You will often hear people claim that debates aren’t personal. Don’t believe them. Anytime there are winners and losers, it is personal. Those who tend to like debate are typically bullheaded and think they continue to rack up victories, although all that is really happening is people just get tired of talking with them and leave.
Rather than think about alternative views, debate simply argues opposing views. Arguing opposing views never solves problems because problem solving is a creative process. Look to politics to see how productive debate can be. With debate everyone loses.
Contemplating is to observe and study thoughtfully.
With contemplating the focus is on thinking, not mindlessly arguing. I have had the pleasure of contemplating many topics over the years with my lovely wife. When we contemplate issues we bring our viewpoints together and synthesize greater knowledge and understanding. The whole process is uplifting and never contentious. Everyone wins because everyone participates in the thinking and the learning. Contemplation is a creative process.
To me contemplating is embodied by the image of a bench overlooking a beautiful ocean. Take the opportunity to sit down together with people at this bench and thoughtfully observe and study issues.
ESPN just posted an article on Michael Vick restructuring his deal and signing with the Philadelphia Eagles for one more year. The article provides a great example of meaningless statistics.
Vick seems equipped to run the aggressive, up-tempo offense that Kelly is bringing to the Eagles from Oregon.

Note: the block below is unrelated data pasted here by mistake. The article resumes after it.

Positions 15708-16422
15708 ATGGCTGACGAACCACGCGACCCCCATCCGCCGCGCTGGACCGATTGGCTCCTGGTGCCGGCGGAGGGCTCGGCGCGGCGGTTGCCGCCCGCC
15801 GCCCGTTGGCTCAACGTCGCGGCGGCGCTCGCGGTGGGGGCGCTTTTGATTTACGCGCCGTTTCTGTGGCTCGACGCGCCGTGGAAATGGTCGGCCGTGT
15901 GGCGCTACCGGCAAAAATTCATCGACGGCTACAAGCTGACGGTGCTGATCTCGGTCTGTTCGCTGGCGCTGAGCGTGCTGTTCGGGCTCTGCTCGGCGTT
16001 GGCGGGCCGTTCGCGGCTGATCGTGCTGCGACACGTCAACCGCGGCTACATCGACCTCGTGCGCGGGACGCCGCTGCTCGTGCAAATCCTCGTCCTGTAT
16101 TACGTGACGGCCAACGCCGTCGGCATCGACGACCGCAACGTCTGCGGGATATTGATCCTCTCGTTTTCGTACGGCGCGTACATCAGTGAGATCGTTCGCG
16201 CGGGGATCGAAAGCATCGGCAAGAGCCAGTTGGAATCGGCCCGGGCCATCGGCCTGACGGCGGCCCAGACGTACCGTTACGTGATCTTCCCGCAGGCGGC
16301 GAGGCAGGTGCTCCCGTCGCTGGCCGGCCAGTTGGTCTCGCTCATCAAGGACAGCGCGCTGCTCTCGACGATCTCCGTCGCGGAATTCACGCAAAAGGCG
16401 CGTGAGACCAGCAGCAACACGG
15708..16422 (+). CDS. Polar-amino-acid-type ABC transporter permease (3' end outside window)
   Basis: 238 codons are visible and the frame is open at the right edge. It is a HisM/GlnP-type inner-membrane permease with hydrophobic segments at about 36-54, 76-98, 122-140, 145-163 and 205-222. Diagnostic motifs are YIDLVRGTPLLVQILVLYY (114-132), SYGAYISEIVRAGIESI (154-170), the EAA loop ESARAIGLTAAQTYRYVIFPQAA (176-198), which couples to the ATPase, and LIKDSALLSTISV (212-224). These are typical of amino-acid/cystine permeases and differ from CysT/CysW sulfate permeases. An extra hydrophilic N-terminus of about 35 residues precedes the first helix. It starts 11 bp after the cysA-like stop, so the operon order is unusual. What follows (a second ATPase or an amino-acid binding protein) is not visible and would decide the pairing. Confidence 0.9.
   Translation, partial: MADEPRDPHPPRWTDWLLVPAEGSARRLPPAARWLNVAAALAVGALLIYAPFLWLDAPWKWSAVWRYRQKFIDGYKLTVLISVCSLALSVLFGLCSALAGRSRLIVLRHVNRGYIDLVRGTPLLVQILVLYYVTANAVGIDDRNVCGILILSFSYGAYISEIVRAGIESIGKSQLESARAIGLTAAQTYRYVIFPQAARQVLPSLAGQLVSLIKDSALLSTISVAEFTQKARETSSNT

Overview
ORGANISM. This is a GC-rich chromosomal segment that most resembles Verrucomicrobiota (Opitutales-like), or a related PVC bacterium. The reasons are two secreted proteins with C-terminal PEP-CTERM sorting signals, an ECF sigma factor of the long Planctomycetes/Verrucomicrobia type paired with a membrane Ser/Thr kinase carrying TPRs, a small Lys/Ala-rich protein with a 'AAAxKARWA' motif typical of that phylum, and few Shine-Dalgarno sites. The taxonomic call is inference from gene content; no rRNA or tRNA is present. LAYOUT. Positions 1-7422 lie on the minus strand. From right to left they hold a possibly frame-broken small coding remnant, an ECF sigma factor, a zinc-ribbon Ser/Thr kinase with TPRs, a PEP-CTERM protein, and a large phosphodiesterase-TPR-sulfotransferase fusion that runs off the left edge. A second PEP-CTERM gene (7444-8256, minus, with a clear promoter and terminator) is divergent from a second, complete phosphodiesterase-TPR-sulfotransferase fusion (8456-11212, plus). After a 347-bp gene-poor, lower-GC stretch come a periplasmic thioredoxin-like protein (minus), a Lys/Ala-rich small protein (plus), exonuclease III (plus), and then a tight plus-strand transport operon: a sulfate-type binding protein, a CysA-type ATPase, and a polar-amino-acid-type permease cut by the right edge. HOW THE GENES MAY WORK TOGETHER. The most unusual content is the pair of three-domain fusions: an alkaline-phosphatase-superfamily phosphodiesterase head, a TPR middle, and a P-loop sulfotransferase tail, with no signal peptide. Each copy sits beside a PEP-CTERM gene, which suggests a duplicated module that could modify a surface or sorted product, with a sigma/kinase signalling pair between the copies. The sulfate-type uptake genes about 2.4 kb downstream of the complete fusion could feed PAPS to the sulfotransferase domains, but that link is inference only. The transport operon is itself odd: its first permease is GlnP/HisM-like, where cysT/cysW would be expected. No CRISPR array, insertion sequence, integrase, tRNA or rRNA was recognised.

However, Kelly’s offense is predicated on designed runs, which Vick has struggled with. Over the last two seasons, he has averaged 6.7 yards per rush on scrambles but just 1.7 yards per rush on designed runs, according to ESPN Stats & Information.
Is 6.7 yards per scramble good? Is 1.7 yards per designed run bad? We don’t know the answers to these questions unless we know how other quarterbacks in the league performed. With statistics context is everything.
Football, like many things, is complex. Maybe 1.7 yards per designed run isn’t great. Does that mean Vick can’t do designed runs? Maybe it means that the threat of him running has forced defenses to play more men on the line of scrimmage, thus opening up the passing game. The truth requires examining the whole story.
Speaking of examining the whole story, what is the difference between a scramble and a designed run?
A scramble means that the passing play has broken down and the quarterback is trying to salvage the play by running for a few yards. The number of yards gained in this situation is really a function of the quarterback’s Houdini skills and speed. If you watch film of Michael Vick it is clear he excels in both categories.
A designed run is when the coach calls a play that intends for the quarterback to run. The success of designed runs depends on a quarterback’s running ability, but it’s also heavily influenced by the design of the play and when in the context of the game it is called. Coaches, not quarterbacks, design and call plays. If Michael Vick failed at designed runs (which we don’t know is true since his 1.7 yards are not in the context of other players at his position in the league), it is probably the fault of the coaches since it is clear to anyone who watches him play, the man knows how to run.
The idea that Michael Vick is good at scrambling but not designed runs just doesn’t make any sense. Statistics should not replace common sense.
If you are into comparative genomics like me, I highly recommend the site AutoGRAPH for looking at synteny. According to the website, “It is designed for constructing and visualizing synteny maps between two or three species, determination and display of macrosynteny and microsynteny relationships among species, and for highlighting evolutionary breakpoints.”
Today I downloaded synteny maps for the dog and human and put them together in Adobe Illustrator. I think this is a fun way to visualize synteny for all chromosomes simultaneously. Note, this figure is dog-centric because it uses the dog for the reference chromosomes.